|NATIONAL INSTITUTES OF HEALTH
||National Heart, Lung, and Blood Institute|
|FOR IMMEDIATE RELEASE
Tuesday, October 24, 2000
NHLBI Communications Office
The report updates a recommendation on measuring diastolic blood pressure during pregnancy, suggesting that clinicians use K5 (disappearance) of the Korotkoff sound over K4 (muffling). Furthermore, gestational hypertension should be determined on the basis of at least two readings.
The causes of gestational hypertension and preeclampsia remain unknown, and standard screening tests or markers for preeclampsia remain somewhat elusive. However, the report identifies several indicators that point to the possibility of preeclampsia in women without chronic hypertension. These include elevated blood pressure and proteinuria occurring for the first time during pregnancy (after 20 weeks gestation) and rising levels of serum creatinine, uric acid, and transaminase levels.
In contrast to earlier guidelines, edema is no longer recognized as a diagnostic criterion for preeclampsia because it appears in too many normal pregnant women to be discriminant for this condition. In addition, the use of blood pressure increases of 30 mg Hg systolic or 15 mm Hg diastolic is no longer recommended.
Women with pre-existing (chronic) or early hypertension are at increased risk of preeclampsia, notes the report, and the prognosis for mother and fetus is worse than in cases in which hypertension first develops during pregnancy. Nearly one in four hypertensive women will develop preeclampsia during pregnancy, typically during midpregnancy. Those who have proteinuria early in their pregnancy are at increased risk for fetal loss and other complications independent of preeclampsia.
Signs of preeclampsia in these women include onset of proteinuria and a sudden increase in blood pressure if hypertension was previously well controlled. However, clinicians may have difficulty distinguishing between changes in blood pressure and early signs of preeclampsia.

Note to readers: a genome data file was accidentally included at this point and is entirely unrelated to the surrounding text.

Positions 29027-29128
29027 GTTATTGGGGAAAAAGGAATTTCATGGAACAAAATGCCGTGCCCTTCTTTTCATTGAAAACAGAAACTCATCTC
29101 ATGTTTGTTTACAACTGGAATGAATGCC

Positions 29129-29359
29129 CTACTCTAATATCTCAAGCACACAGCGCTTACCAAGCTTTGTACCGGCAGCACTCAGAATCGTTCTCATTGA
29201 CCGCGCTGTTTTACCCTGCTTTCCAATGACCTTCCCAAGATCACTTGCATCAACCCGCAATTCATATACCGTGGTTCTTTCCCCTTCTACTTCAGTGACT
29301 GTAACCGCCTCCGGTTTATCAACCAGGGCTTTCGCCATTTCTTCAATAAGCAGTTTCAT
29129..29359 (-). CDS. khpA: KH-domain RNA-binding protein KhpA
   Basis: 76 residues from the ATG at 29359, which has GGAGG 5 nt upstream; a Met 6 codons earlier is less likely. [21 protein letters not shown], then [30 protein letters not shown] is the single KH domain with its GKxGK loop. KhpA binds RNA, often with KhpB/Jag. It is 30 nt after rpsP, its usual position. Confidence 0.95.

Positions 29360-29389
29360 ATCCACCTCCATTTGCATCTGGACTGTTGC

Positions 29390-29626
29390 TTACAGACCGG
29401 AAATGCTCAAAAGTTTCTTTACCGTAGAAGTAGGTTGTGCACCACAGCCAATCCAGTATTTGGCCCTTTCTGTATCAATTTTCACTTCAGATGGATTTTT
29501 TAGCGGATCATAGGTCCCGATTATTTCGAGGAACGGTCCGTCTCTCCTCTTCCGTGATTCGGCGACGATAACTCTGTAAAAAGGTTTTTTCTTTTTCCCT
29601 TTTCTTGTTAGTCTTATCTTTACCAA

"Detecting preeclampsia in women with chronic hypertension can be particularly challenging," notes Dr. Ray Gifford, Jr., of the Cleveland Clinic Foundation, who chaired the NHBPEP Working Group. "Because the consequences of missing a diagnosis of preeclampsia are dire, we encourage clinicians to overdiagnose if necessary."
According to the report, most women with chronic hypertension prior to pregnancy have Stage 1 or 2 hypertension (systolic blood pressure of 140 to 179 mm Hg or diastolic blood pressure of 90 to 109 mm Hg). Whenever possible, they should be evaluated before pregnancy to assess the severity of their hypertension and possible organ damage, and counseled as appropriate. Lifestyle changes regarding physical activity, weight loss, and sodium restriction should also be addressed.
Many patients with chronic hypertension may be able to control their blood pressure without medications or with less medication than used prior to gestation. The report suggests that, if needed, however, most antihypertensive medications – except angiotensin-converting enzyme inhibitors and angiotensin II receptor agonists –can be used safely during pregnancy.
Management of preeclampsia is based first on preventing maternal complications, and second on encouraging growth and maturation of the fetus and allowing the cervix to prepare for delivery -- the only definitive treatment of the condition. The Working Group Report identifies key indications for delivery in preeclampsia, such as gestational age (equal to or greater than 38 weeks) and low platelet count.
Hypertension and signs of organ dysfunction associated with preeclampsia typically disappear within six weeks of delivery. However, women with early-onset preeclampsia or preeclampsia in more than one pregnancy are more likely to develop hypertension later in life.
The "2000 Working Group Report on High Blood Pressure in Pregnancy" was published as a supplement in the July 2000 issue of The American Journal of Obstetrics and Gynecology.
The report is also on the NHLBI Web site as a PDF file, and can be ordered through the NHLBI Information Center at NHLBIinfo@rover.nhlbi.nih.gov or (301) 592-8573.
NHLBI press releases, scientific resources, and other materials are online at www.nhlbi.nih.gov.